The student's rights under an IEP are that they have the right to be treated fairly and equally, receive the resources and support they need, and be involved in decisions about their education. The student also has the right to challenge any decisions that they feel are unfair or discriminatory.

How do you get an IEP?

If you think your child may have a disability that adversely affects their education, you can request an evaluation from your school district. The evaluation process will involve a team of professionals who will assess the child's needs and determine if they qualify for special education services. If the child is found eligible, the team will develop an IEP that outlines the child's strengths, weaknesses, and needs. The IEP is reviewed and updated at least once a year.

What's an IEP meeting?

An IEP meeting is a meeting opportunity for teachers, parents, related service providers, school administrators, and students to work together to develop a plan to improve the learning of students with disabilities. IEP meetings are scheduled annually for review, but the team can meet at any interval necessary to meet the student's needs. For example, if a student achieves an IEP goal before the annual review, a mid-year review can be scheduled to create new goals and discuss present performance levels and academic strengths. Mid-year meetings can also be called when the parents have concerns or new information regarding the student's disability to share with the team.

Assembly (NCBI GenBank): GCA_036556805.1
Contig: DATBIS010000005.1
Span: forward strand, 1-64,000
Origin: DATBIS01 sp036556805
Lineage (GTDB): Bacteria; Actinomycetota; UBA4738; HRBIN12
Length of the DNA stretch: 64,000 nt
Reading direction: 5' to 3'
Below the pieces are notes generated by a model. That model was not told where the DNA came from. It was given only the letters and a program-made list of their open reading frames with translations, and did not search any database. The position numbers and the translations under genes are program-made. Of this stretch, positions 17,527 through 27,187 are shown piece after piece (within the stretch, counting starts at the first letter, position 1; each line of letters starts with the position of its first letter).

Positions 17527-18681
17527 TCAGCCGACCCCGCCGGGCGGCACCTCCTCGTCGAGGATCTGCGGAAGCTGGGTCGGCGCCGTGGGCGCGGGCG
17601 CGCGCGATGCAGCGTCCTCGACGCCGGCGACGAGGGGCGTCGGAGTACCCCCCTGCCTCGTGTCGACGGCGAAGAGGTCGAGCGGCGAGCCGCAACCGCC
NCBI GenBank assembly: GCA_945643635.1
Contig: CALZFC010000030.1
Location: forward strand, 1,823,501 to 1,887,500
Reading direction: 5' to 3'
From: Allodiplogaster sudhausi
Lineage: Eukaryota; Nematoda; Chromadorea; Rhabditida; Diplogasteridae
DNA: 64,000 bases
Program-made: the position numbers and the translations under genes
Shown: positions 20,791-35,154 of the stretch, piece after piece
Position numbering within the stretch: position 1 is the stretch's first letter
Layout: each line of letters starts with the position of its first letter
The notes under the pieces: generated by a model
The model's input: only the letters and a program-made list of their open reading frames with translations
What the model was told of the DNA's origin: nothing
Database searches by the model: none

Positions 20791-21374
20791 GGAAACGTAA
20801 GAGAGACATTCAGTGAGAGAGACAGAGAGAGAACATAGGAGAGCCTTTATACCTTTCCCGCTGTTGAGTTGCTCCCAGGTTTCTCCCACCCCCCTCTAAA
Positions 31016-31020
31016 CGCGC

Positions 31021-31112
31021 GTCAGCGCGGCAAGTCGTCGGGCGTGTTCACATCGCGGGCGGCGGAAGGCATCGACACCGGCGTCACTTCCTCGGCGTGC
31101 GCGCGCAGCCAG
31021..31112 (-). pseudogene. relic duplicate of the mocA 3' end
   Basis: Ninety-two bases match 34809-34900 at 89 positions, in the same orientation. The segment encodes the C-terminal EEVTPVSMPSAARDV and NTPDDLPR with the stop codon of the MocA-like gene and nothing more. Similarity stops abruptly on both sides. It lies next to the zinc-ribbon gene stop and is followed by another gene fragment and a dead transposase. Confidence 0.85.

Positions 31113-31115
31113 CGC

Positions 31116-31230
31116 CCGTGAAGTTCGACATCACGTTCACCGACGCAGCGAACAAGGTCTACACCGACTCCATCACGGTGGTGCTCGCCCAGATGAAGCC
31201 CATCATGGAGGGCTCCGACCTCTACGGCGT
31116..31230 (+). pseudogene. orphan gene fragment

Who attends an IEP meeting?

An IEP meeting is a meeting opportunity for teachers, parents, related service providers, school administrators, and students to work together to develop a plan to improve the learning of students with disabilities. IEP meetings are scheduled annually for review, but the team can meet at any interval necessary to meet the student's needs. For example, if a student achieves an IEP goal before the annual review, a mid-year review can be scheduled to create new goals and discuss present performance levels and academic strengths. Mid-year meetings can also be called when the parents have concerns or new information regarding the student's disability to share with the team.

 

​IEP meeting attendees

Student - Students can lead the conversation by sharing how the past year has gone and what supports have been most helpful to their learning. What was necessary, and what do they think might need to be changed. Students have a unique view of how their goal is progressing and what they are most proud of. Remember that the student is the "I" in IEP.